bias

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bias

 [bi´as]
1. (in a measurement process) systematic error.
2. any influence or action at any stage of a study that systematically distorts the findings.
3. (of a statistical estimator) the difference between the expected value of the estimator and the true parameter value.

bi·as

(bī'-as),
1. Systematic discrepancy between a measurement and the true value; may be constant or proportionate and may adversely affect test results.
2. Any trend in the collection, analysis, interpretation, publication, or review of data that can lead to conclusions that differ systematically from the truth; deviation of results or inferences from the truth, or processes leading to deviation.
[Fr. biais, obliquity, perh. fr. L. bifax, two-faced]

There is no imputation of prejudice, partisanship, or other subjective or emotional factor such as an investigator's desire to achieve a particular outcome. More than 100 varieties of bias have been described, but all fall into a small number of classes: 1. Systematic one-sided variation of measurements from the true value. SYN systematic error, instrumental error 2. Variation of statistical summary measures (means, rates, measures of association) from their true values as a result of systematic variation of measurements, other flaws in data collection, or flaws in study design or analysis. 3. Deviation of inferences from the truth as a result of flaws in study design, data collection, or the analysis or interpretation of results. 4. A tendency of procedures in study design, data collection, analysis, interpretation, review or publication, to yield results or conclusions that depart from the truth. 5. Prejudice leading to the conscious or subconscious selection of study procedures that depart from the truth in a particular direction, or to one-sidedness in interpretation of results. This last form of bias can arise as a result of shoddy scientific methods or deliberate misrepresentation of the truth by investigators.

bias

[bī′əs]
Etymology: MFr, biais
1 an oblique or a diagonal line.
2 a prejudiced or subjective attitude.
3 (in statistics) the distortion of statistical findings from the true value. There can be many kinds of bias; some may be caused by the sampling process, but bias can be caused by other factors.
4 (in electronics) a voltage applied to an electronic device, such as a vacuum tube or a transistor, to control operating limits. See also detection bias.

bias

Epidemiology Deviation of results or inferences from the truth, or processes leading to such systematic deviation; any trend in the collection, analysis, interpretation, publication, or review of data that can lead to conclusions that are systematically incorrect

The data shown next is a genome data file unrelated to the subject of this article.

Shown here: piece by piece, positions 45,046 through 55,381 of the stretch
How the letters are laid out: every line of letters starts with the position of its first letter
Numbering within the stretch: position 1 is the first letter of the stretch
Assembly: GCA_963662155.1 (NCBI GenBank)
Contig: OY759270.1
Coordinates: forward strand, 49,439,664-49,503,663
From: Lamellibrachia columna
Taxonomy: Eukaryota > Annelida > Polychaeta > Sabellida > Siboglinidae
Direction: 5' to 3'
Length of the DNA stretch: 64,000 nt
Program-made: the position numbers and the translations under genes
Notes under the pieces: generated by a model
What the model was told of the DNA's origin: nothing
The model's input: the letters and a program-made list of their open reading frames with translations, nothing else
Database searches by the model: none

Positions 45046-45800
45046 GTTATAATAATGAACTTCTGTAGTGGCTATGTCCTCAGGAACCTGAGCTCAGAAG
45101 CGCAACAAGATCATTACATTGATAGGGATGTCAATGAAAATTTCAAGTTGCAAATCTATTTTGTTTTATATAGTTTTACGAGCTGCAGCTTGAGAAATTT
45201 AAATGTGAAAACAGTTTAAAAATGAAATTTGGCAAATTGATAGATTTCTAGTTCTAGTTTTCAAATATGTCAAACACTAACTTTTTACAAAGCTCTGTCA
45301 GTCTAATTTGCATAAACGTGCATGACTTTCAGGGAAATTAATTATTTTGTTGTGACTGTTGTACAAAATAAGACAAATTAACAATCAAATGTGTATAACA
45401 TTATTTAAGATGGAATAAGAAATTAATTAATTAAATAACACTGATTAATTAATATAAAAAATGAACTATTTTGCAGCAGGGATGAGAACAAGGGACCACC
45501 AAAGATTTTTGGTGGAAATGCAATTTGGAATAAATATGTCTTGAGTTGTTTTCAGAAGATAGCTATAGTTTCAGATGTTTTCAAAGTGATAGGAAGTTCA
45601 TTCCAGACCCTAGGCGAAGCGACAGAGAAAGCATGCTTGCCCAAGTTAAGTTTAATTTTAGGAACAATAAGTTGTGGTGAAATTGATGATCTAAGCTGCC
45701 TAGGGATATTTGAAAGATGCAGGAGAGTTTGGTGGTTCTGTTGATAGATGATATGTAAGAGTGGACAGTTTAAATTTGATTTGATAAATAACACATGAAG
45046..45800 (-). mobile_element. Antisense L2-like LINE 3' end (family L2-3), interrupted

bi·as

(bī'ăs)
1. Systematic discrepancy between a measurement and the true value; may be constant or proportionate and may adversely affect test results.
2. Any trend in the collection, analysis, interpretation, publication, or review of data that can lead to conclusions that differ systematically from the truth; deviation of results or inferences from the truth, or processes leading to deviation.
[Fr. biais, obliquity, perh. fr. L. bifax, two-faced]

bi·as

(bī'ăs)
1. Systematic discrepancy between a measurement and the true value; may be constant or proportionate and may adversely affect test results.
2. Any trend in the collection, analysis, interpretation, publication, or review, which can lead to conclusions that differ systematically from the truth; deviation of results or inferences from the truth, or processes leading to deviation.
[Fr. biais, obliquity, perh. fr. L. bifax, two-faced]

bias,

n in statistics, the systematic distortion of a statistic caused by a particular sampling process.

bias

any systematic error in the design, conduct or analysis of a study which results in estimates which depart from true values. An unbiased study is free from systematic error. Many types of bias have been named, but three general types can be identified, selection bias, information bias and confounding. Selection bias is a systematic error in a study caused by the individuals selected into the study being different from the entire target population in an important way. See also berkson's bias. Information bias is a systematic error in a study caused by errors in the data which are collected in the study, or in the analysis of the data.
References in periodicals archive ?
Temperature also causes changes in the dominant current conduction mechanism such that space charge-limited current in the high forward bias region changes to trap-filled space charge-limited current with increasing temperature.
5) Francis Breedon, Dagfinn Rime, Paolo Vitale, A Transaction Data Study of the Forward Bias Puzzle, Discussion Paper 7791, CEPR, 2010, p.
This LVFR family utilizes a trench MOS structure that enables an enhanced conduction zone under forward bias, resulting in significant reduction in forward voltage drop.

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